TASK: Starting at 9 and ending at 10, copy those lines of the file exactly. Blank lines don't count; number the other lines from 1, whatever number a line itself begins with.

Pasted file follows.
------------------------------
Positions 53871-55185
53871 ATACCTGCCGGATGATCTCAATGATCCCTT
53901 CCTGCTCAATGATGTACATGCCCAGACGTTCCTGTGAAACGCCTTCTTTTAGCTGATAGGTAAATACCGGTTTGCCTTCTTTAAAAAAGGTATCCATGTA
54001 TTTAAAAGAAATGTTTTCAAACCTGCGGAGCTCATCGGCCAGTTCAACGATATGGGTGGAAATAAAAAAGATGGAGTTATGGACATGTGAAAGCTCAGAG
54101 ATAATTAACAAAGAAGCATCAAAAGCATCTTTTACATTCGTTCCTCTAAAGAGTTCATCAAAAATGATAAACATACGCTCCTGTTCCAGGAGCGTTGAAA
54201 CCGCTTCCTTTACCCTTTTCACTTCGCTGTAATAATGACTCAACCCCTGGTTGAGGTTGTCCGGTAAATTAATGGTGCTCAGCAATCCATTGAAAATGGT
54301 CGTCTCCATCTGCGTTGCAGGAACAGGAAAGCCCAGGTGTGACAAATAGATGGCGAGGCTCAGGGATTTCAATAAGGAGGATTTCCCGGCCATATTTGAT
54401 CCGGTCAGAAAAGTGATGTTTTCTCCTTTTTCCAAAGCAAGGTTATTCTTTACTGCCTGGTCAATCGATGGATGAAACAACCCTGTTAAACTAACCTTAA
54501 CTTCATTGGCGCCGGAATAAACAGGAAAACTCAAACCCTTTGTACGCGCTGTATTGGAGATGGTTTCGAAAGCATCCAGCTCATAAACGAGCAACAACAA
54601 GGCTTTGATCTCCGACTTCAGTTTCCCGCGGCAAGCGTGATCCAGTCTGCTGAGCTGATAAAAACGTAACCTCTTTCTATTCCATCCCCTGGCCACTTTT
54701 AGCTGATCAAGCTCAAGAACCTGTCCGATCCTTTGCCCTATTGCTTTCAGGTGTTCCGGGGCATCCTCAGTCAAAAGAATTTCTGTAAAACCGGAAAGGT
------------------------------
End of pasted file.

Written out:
54501 CTTCATTGGCGCCGGAATAAACAGGAAAACTCAAACCCTTTGTACGCGCTGTATTGGAGATGGTTTCGAAAGCATCCAGCTCATAAACGAGCAACAACAA
54601 GGCTTTGATCTCCGACTTCAGTTTCCCGCGGCAAGCGTGATCCAGTCTGCTGAGCTGATAAAAACGTAACCTCTTTCTATTCCATCCCCTGGCCACTTTT